But we all want to help the missionaries with whom we have contact. What can we do to help? Maybe our natural reserve holds us back. We knew that they were coming, but we have been busy. Now they are going back next week and we haven’t even spoken. Sounds familiar? If it does, but you don’t want it to happen again, here are some pointers.

1. Be prepared to pay

The missionary may have given up a lot to serve the Lord overseas — things that we can take for granted like a home of our own, our own car, a career, fellowship. If you want to help a missionary, it is going to cost you something: in time, money, effort, loss of something you value. So do count the cost before you offer, but do offer.

2. Think ahead

Put yourself in the shoes of the missionary and think what it must be like for them to come back to the UK. Ask yourself some questions. How long is it since they first left or last visited the UK? What is their personal situation (married, single, children…)? What is their family situation in the UK (parents, siblings, children…)? What kind of ministry do they do? Is it rewarding (humanly speaking) or challenging (or both)? Where do they live? How is it different from here? Your answers will show you what you can do. If you don’t know the answers then ask the missionary (email is wonderful)!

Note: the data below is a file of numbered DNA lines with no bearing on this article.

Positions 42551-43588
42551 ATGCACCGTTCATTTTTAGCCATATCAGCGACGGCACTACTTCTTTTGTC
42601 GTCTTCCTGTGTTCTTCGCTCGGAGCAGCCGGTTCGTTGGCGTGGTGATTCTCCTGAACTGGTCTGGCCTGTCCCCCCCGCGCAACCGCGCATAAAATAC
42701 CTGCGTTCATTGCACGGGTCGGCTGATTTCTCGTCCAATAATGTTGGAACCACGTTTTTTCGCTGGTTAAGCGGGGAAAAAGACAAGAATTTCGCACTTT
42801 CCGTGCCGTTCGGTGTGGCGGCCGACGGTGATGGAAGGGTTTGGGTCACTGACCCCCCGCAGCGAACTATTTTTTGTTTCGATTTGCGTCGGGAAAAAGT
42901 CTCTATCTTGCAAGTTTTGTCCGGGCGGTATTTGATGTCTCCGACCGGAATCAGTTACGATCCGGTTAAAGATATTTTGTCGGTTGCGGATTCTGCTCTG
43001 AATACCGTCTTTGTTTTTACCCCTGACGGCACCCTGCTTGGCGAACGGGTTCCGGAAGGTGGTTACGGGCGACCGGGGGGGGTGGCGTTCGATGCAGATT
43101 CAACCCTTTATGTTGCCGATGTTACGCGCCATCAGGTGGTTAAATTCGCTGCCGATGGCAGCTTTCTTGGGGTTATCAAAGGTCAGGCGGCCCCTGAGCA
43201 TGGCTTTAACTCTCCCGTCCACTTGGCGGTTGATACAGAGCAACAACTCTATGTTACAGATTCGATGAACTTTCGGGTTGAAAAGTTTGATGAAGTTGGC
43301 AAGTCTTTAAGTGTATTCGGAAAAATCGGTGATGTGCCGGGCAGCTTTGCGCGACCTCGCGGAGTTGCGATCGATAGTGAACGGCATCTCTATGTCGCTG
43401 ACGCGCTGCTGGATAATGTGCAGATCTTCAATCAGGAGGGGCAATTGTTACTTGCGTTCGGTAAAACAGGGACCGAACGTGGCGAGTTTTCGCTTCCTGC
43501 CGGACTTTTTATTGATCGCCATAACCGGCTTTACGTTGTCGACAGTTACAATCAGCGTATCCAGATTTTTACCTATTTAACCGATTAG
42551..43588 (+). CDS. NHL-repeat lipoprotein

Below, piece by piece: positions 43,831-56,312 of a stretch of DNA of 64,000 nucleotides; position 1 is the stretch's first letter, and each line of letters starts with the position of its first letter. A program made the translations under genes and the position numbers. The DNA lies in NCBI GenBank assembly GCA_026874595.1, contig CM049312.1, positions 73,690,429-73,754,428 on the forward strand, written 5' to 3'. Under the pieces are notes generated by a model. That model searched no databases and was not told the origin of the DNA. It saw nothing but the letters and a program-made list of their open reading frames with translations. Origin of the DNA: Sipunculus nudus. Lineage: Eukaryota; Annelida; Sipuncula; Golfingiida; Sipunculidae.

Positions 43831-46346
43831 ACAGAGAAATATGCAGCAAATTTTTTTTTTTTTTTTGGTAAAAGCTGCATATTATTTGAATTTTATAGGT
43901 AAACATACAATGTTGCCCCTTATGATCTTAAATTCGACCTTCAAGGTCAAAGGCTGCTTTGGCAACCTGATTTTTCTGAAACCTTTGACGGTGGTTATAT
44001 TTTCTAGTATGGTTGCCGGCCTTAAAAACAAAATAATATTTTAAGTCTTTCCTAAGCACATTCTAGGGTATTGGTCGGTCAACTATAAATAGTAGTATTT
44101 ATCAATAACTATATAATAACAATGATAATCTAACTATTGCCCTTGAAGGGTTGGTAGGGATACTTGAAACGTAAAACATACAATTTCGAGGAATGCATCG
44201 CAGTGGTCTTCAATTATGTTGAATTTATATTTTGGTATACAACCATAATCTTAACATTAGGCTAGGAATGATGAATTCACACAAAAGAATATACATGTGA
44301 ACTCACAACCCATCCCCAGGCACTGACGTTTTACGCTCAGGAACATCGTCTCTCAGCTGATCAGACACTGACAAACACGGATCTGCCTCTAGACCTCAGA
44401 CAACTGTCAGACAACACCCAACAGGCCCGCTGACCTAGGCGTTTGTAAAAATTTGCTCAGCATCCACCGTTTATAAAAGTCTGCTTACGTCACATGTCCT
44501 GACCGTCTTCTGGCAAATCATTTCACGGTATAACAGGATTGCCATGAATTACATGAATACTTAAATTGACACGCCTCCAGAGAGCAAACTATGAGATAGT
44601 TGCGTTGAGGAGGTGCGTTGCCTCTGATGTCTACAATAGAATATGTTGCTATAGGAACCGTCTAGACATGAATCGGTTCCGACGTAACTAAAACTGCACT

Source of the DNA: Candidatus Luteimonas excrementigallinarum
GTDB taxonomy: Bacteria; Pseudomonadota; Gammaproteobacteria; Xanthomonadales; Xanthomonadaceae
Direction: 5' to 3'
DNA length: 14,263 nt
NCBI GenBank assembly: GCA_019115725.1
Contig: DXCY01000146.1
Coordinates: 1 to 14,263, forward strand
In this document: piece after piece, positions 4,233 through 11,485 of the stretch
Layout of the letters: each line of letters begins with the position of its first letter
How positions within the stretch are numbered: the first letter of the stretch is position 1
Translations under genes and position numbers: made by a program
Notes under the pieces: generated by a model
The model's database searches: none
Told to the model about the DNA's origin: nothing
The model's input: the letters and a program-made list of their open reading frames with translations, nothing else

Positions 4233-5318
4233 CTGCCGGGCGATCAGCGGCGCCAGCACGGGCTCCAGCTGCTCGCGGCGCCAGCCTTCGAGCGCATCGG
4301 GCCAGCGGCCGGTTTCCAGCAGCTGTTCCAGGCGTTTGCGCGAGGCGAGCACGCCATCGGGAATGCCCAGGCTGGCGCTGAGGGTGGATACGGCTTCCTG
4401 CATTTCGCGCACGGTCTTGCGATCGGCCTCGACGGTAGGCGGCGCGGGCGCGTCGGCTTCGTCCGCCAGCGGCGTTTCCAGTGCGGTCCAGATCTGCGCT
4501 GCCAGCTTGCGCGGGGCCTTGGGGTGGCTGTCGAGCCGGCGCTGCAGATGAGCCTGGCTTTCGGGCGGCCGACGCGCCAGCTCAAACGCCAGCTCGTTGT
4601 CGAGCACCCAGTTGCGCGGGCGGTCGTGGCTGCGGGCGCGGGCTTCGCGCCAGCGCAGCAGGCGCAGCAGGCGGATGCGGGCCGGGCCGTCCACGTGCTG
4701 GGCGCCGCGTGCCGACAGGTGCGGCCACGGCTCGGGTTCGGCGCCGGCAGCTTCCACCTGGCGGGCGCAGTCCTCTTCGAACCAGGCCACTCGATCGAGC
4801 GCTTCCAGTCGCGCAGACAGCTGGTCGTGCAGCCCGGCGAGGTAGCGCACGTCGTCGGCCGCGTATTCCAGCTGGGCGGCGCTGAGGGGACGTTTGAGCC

But do it ahead of the time they are coming home — ideally six months ahead, otherwise the missionary will have to be sorting things out for themselves.

3. Home and away

A place to live and transport are the hardest things for a missionary to arrange. If they are going to be home for a year it is possible to rent a place. But can they afford it? If they are serving in Tokyo, rents in Tonbridge may seem very cheap. If they are serving in Peru, the rents in Portsmouth may be unmanageable. Either way it’s hard to sort things out from abroad.